Saturday, May 28, 2011

24-26 May 2011, Munar and Salim Ali Bird Sanctuary, Thattekkad, Kerala

En route to the Salim Ali Bird Sanctuary in Thattekkad, we passed through Annaimalai where we saw this temple peaking above the other buildings.  We decided to go in and left our shoes in the car.  Wow was the pavement HOT!

As with most temples, there was a market all around it.

After Annaimalai, we passed these windmills in the Udumalaippettai area.

In the evening of the 24th, we reached the hill station, Munar.  Because of the extreme heat all over India right now, this is the high season for hill stations.  The approach to Munar was gorgeous.  But Munar was sooo crowded, and we hadn't booked anything and ended up in a very mediocre residency lodge.  I'm assuming, with better knowledge, there are some great places in Munar, both to stay and to eat, but we sure never found them.
But in the morning, after a terrible breakfast (we had had a terrible dinner the night before, also in Munar), we roamed the markets.

And then the temples.  Right around the market were a church (Catholic), a Hindu temple (this one -  a Murugan temple), and a mosque which wouldn't let in women or foreigners (no comment).

We visited the Hindu temple.

The mosque was beautiful, but ......   Sara is a Muslim and didn't think much of our exclusion.

We left Munar around noon and headed for the Salim Ali Bird Sanctuary in Thattekkad.

Jack fruit tree

Black pepper vine

This picture is to show you how cute we are while traveling.  Sara and I ride in the back seat with all the windows open.  She always looks very elegant.  I, on the other hand, take my dupatta (the long scarf that we wear with our salwar kameez and I wrap it around my head to keep the hair out of my face.  Works beautifully, but looks like ______.

We finally reached the Salim Ali Bird Sanctuary in Thattekkad.  It was unbelievably hard to find.  No signs anywhere, so we had to keep stopping people along the road asking if we were headed in the right direction.  Even when we got close, no one seemed to know about it.  So we drove right past it.  But eventually we found it!  Boy, was it worth it.  Here's a link to an article in one of the Indian newspapers about it.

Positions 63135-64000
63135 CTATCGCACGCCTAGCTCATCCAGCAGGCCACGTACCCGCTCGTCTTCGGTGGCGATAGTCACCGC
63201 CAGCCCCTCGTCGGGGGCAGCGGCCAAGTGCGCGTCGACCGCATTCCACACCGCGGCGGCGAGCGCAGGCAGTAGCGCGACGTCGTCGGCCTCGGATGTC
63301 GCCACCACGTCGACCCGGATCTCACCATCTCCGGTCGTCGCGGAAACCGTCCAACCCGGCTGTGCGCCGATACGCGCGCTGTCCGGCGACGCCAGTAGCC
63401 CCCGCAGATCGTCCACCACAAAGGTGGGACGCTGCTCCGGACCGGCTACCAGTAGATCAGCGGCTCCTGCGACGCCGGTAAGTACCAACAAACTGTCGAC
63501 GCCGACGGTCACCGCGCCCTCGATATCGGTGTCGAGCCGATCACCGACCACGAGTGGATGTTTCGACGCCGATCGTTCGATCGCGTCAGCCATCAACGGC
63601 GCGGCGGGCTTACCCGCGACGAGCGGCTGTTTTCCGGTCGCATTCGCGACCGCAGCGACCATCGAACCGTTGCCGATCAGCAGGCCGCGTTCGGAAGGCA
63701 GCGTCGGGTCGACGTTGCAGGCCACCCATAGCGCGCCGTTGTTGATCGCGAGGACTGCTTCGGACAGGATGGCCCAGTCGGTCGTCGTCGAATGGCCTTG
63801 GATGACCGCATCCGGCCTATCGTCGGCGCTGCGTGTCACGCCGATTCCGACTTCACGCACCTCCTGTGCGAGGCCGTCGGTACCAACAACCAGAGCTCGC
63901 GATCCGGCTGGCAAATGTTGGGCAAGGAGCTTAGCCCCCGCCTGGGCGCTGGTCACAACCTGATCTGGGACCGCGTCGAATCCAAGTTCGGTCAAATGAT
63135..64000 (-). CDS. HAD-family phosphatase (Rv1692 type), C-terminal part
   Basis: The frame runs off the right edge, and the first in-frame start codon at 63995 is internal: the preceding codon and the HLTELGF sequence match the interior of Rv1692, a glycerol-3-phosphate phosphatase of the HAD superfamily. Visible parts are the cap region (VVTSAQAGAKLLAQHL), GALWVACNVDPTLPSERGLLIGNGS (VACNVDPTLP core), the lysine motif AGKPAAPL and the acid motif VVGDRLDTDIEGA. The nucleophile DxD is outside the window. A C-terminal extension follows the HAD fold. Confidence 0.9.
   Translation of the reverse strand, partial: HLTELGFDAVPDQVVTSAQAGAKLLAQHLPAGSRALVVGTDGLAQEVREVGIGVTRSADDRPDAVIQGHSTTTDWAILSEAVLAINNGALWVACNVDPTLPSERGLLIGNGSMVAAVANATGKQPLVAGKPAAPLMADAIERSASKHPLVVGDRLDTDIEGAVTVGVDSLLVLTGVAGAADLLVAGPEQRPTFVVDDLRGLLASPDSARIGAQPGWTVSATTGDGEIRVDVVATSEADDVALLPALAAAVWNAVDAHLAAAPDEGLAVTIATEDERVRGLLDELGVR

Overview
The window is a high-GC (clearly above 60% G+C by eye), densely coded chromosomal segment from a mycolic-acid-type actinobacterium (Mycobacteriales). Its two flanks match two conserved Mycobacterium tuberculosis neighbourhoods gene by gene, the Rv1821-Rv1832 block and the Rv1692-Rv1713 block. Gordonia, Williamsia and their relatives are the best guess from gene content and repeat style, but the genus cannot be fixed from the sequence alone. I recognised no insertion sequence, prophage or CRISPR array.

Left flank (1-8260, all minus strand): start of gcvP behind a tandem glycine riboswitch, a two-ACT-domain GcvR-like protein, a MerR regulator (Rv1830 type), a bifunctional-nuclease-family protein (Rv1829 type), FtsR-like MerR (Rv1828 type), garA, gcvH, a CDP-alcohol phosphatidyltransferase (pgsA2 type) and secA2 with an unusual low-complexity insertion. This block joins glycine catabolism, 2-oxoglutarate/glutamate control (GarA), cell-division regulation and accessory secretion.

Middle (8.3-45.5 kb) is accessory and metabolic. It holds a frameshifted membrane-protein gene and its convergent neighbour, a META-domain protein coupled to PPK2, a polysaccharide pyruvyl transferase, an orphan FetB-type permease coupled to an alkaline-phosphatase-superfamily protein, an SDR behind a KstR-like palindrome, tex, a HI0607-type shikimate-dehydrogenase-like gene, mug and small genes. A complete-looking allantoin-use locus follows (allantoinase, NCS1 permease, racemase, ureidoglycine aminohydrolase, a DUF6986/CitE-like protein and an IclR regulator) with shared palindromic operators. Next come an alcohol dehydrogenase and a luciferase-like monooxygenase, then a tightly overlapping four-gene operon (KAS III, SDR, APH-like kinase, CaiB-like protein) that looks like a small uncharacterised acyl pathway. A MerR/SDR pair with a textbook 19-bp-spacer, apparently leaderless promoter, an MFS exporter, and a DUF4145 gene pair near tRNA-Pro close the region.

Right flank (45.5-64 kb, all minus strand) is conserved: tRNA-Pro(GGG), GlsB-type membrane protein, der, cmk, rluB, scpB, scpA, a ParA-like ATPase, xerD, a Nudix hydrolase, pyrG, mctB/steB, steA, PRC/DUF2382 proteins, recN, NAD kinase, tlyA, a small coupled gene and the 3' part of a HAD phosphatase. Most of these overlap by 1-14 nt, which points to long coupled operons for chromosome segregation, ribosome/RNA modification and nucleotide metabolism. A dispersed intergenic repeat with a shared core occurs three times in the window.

Two Red-wattled Lapwings
We saw so many birds, but I didn't write them down on the trail.

Asian Open-Billed Stork

White Throated Kingfisher
Red Junglefowl

Sri Lanka Grey Hornbill

One of the first topics we discussed with our host, Sudha, was butterflies since they are fluttering around everywhere you look.  I told her I had been unable to find a book on Indian butterflies, so she ran downstairs and brought a book, "Damsels from Heaven" with photographs by her friend Unni Krishnan Pulikkal, published by the Cleveland Museum of Natural History in Ohio.  I grew up in Cleveland and was very familiar with the museum of natural history there.  What's exciting to me is that I am now starting to identify and look up butterflies in addition to birds.  I have a terrible time seeing them well because they move so quickly, but here are a few I know I saw.
The Southern Birdwing is the largest butterfly in India.

The Common Jay.

And the Common Tiger

A miniature dragonfly

Sambar deer in a protected area

What a juicy place!

Darter, drying its wings

This is a papaya tree just off our balcony.  There's a little papaya hanging there that's hard to see.

This is a rose apple bush also off our balcony.  Sara and Prabhu harvested some for our trip home.  The fruit is not very sweet, but pleasant, waterier than a green pepper, crunchy.  I really like them.  They're about an inch long.

Our host's son, Gireesh Chandran, took us on a nature walk the next morning.  It was wonderful.  He was well-supplied with bird calls, so we were able to see many birds.  At this time of year, it is really hot and there are no migratory birds to see.

Gopal got this shot of a hornbill.

When we first arrived at Salim Ali Bird Sanctuary, we were directed to this home stay just inside the gate.  It is a truly wonderful place!  Very comfortable accommodations, great Kerala home-cooked food, and very warm and well-informed people.  Our host, Sudha, was charming, warm and a bird guide in her own right.  I wanted to stay longer and look forward to coming back.

Gopal, Sudha's 87-year-old mother, a grandchild, and Sudha

After leaving the bird sanctuary, we passed through Kalady where we saw this monument to Adi Shankara

from Wikipedia -- Adi Shankara was an Indian philosopher from Kalady of present day Kerala who consolidated the doctrine of Advaita Vedanta. His teachings are based on the unity of the Atman and Brahman—non-dual Brahman, in which Brahman is viewed as without attributes.
Shankara travelled across India and other parts of South Asia to propagate his philosophy through discourses and debates with other thinkers. He is reputed to have founded four mathas("monasteries"), which helped in the historical development, revival and spread of Advaita Vedanta. Adi Shankara is believed to be the organizer of the Dashanami monastic order and the founder of the Shanmata tradition of worship.

for more about Shankara -